Catching Some Smoke: First US Vaping Deaths Occur

Exploring the effects of recent deaths linked to e-cigarette usage


Many say the inconspicuous look of e-cigarette’s contribute to their popularity among students. Photo by Sean Yagi

Sean Yagi, Staff Writer

In recent months, there has been a rise in the number of e-cigarette related deaths occurring in the United States, notable cases striking as close as central California. Professionals speculate that the deaths are due to the flavoring chemicals used in e-cigarettes.

The recent deaths have only strengthened the district’s stance on a strict zero-tolerance smoking policy, and the new wave of underage smokers at schools within the district has greatly concerned FUHSD Superintendent Polly Bove.

“It’s a deceivingly dangerous practice,” Bove said. “It tastes perfectly benign and some of the packaging looks like candy. I don’t think students are aware of how dangerous it can be, even beyond the horrors of the deaths that have started to occur because of it.”

Procedures for dealing with students caught vaping on campus vary from school to school, but generally, the paraphernalia would be confiscated, and the student would be put through counseling to determine whether they are addicted or not. From there, the student could be suspended or assigned to additional counseling or therapy programs if deemed necessary. Additionally, those students are then educated on the risks and negative effects of e-cigarette usage.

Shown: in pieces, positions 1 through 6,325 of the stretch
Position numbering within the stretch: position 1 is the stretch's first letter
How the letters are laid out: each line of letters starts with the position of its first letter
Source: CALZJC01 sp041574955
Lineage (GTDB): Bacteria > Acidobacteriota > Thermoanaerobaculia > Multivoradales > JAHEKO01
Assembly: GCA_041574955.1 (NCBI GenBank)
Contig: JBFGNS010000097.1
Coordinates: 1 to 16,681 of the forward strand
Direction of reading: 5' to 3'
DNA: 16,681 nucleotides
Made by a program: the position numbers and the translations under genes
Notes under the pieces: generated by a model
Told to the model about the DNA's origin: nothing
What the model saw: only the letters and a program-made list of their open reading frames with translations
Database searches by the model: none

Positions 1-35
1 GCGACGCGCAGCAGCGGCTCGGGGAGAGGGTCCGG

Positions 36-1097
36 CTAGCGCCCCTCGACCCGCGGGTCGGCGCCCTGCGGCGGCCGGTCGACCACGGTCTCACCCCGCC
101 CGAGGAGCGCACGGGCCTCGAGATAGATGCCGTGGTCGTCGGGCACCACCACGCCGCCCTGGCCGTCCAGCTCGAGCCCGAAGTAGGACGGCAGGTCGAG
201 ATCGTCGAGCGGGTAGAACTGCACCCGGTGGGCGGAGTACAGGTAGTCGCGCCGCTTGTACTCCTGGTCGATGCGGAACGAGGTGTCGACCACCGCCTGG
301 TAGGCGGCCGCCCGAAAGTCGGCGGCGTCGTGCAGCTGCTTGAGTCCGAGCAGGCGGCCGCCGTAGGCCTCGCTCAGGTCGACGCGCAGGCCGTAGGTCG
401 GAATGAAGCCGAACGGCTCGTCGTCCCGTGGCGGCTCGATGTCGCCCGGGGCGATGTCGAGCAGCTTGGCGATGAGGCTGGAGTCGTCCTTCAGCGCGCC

“When we find kids using marijuana or e-cigarettes, [we] try to help them really get fully educated about why this is dangerous,” Bove said. “We have had … a parent-student information session that’s been held and very popular [at three of our schools]. Many of our parents went and were very surprised to find out that this was common and available.”

Some students believe that the measures taken by the district and individual school administrations fail to address the greater societal causes of vaping. Smokers like Gabe, who’s been given anonymity to protect his identity, believe that disciplinary actions should focus more on the smoker’s well-being.

“Giving these kids consequences, confiscating the device, of course is clearly a very good way, but at the same time I don’t think hammering that kid, like ‘you are wrong, you’re going to become a criminal, you are a danger to society’ [is beneficial],” Gabe said. “More of an ‘are you OK? Do you have things that make you happy at home?’ kind of reinforcement is necessary.”

Bove too sees flaws with the current disciplinary system, and has been working to implement more counseling and intervention programs that she believes will be more helpful to students compared to stricter disciplinary action. 

“There’s a real effort to do a combination of discipline and guidance,” Bove said. “Because at the end of the day, if I send you home and you’re an e-cigarette smoker, you’re likely to smoke from home while you’re waiting to come back to school. But if I send you to a program that helps you start either realizing the dangers or helping you with any addiction, I think we have more success.”